So as you continued to grow, as you added skus to your list, and again kind of expanded on capitalizing, or bringing someone on to your team to handle all of that inventory and timing, but on top of that, as you started to grow your sku count, I’m guessing that you started to increase the number of manufacturers that you were also in touch with. Is that right?

 

ADI:
Well you would think that, and initially it did happen. But what I’ve learned over time is to cut down the number of suppliers that I work with. For example, last year I was working with 8 suppliers. This year I’m working with 3 suppliers with actually double the amount of skus.

 

CAMERON YODER:
Oh wow.

 

ADI:
And you know there’s really a handful of reasons for that. One is it just saves a lot of time. You know, you’re not communicating with 8 or 10 different suppliers at any time on What’s App and Skype and email. So it reduces a lot of the communication, which the communication can delay a lot of the stuff as well. The other thing is they can consolidate everything for you. So when you’re shipping, rather than shipping from 8 different locations, now I’m having only to ship from 3, which also saves on customs and duties and handling and everything. And for me the biggest benefit has really been—because I’m ordering such volume—I can go back to these suppliers, the 3 I’m working with and say “Hey, I’m getting a lot more business. What can I get in return. And you know, it just comes at a price at that point. So I’ve been able to cut down on price by as much as 30% per unit just by consolidating my volume with these 3 suppliers. Because at that point you become a bigger client for them.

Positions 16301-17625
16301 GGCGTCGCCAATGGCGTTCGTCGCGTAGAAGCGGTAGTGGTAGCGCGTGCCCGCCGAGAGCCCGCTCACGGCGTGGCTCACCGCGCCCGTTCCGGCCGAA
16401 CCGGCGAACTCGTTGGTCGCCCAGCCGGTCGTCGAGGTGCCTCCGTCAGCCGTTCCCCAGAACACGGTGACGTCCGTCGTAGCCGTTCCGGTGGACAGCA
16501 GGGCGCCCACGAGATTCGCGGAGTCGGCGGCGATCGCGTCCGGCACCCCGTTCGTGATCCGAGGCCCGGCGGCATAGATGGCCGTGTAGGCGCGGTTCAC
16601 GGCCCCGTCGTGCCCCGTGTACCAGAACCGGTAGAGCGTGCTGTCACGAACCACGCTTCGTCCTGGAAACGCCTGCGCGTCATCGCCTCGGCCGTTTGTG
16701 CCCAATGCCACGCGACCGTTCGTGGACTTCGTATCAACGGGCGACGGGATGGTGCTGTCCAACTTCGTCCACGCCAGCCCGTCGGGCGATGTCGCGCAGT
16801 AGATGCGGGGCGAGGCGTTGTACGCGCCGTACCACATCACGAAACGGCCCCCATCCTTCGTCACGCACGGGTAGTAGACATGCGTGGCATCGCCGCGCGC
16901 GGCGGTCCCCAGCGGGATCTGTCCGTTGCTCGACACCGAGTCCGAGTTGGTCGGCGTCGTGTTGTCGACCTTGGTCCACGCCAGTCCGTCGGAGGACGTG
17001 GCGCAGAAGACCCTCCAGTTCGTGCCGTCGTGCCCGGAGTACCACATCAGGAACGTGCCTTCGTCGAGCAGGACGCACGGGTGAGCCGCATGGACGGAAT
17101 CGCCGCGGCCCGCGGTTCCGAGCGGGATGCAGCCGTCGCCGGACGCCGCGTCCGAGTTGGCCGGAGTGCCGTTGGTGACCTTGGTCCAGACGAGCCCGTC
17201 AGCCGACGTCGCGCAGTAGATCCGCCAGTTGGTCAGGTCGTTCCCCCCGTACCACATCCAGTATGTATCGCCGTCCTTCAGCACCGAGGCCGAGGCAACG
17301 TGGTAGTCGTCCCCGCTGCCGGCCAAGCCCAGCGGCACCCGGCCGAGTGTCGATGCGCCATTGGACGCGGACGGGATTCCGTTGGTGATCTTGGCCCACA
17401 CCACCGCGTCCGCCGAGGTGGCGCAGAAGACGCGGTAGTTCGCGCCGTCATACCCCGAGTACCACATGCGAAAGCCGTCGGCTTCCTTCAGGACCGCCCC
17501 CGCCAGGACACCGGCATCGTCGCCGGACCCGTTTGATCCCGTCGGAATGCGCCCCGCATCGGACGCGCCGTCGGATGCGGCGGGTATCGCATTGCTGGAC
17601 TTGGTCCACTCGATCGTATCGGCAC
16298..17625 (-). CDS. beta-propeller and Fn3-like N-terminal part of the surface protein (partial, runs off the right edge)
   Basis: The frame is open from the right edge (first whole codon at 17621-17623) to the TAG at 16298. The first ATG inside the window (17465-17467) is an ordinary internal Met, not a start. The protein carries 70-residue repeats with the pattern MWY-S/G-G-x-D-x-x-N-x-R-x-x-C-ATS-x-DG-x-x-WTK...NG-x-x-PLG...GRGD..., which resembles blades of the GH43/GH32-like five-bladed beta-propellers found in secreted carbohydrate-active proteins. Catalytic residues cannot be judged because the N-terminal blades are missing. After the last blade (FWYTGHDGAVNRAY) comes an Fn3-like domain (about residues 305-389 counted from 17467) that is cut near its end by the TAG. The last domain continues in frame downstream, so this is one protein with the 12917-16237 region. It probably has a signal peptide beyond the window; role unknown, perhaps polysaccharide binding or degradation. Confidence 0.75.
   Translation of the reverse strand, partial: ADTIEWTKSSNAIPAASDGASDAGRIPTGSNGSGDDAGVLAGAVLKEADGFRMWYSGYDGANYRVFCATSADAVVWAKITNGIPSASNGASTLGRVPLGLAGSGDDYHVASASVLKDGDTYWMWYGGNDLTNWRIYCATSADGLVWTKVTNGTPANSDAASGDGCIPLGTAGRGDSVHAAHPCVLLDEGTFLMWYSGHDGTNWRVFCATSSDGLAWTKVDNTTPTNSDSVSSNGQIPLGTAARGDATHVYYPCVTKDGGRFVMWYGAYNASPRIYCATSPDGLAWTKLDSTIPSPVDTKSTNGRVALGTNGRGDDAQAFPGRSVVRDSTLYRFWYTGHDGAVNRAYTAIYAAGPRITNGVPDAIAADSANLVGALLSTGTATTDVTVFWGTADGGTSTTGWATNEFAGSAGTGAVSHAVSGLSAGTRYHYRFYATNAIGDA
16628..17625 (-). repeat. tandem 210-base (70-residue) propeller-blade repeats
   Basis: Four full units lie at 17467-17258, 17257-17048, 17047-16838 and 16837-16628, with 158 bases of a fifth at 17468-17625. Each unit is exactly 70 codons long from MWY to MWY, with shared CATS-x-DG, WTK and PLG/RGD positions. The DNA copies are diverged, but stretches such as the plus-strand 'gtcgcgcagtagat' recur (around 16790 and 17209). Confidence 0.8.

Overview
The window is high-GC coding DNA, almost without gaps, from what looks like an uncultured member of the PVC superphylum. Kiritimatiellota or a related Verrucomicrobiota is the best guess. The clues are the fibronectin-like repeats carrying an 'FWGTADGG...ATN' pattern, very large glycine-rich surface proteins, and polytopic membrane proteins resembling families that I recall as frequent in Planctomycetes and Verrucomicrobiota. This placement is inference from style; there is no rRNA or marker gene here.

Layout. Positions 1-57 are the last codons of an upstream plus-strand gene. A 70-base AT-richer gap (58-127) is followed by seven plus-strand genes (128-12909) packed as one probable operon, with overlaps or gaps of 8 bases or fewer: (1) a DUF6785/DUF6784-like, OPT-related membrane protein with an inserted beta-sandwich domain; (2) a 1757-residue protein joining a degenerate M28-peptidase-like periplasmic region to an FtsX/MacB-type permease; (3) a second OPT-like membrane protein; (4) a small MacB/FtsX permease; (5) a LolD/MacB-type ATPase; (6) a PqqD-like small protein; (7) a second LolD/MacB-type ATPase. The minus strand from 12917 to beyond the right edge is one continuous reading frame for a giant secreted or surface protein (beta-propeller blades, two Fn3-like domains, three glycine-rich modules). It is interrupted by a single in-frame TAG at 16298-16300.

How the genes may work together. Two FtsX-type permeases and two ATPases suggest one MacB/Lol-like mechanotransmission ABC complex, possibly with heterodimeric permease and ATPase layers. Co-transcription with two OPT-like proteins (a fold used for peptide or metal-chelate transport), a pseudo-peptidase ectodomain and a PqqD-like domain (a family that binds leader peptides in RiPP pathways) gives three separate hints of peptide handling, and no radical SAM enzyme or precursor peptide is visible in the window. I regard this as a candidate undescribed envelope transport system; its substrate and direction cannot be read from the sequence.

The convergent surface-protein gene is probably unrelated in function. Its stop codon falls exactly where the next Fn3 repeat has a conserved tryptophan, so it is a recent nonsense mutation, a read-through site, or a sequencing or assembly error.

CAMERON YODER:

So do you think that a seller’s goal should be to establish themselves in … let’s say they’re selling skus across multiple different niches, right? If he or she has a supplier or manufacturer that only focuses on kind of one specific niche, then should he or she try to focus on finding a manufacturer that is pretty wide spread and will be able to manufacture an array of items if that’s what they’re interested in?

 

ADI:

It would be hard to find that kind of a supplier. For example if you are in, for example Beauty category, and you are working with a supplier, it’s going to be really tough to get that same supplier to make electronics products for you. What I would do in a case like that is I would find an agent, which I’ve also done. If you find an agent, you will … the obvious biggest reason of finding an agent is you will save a ton in terms of communications. That one person will be the contact for you and all these suppliers, especially if you have different categories you’re selling in. So in terms of communication, it’s gonna cut down a lot of time for you. Second is, you’re never going to be able to negotiate as well as a local Chinese person will be able to. Because that person will get on the phone and they will just hammer it out and they will bring down the pricing by as much as 20 or 30 percent. Generally agents will charge you 5% of the order fee, so if you’re order is $100,000 they’ll charge you a $5,000 fee, which might seem like a lot, but if you compare it to what they are saving you, it’s actually not a lot. So if a person is in that situation where they’re not tied to any particular niche, I would prefer to go just with an agent because they will save you a whole lot of headache.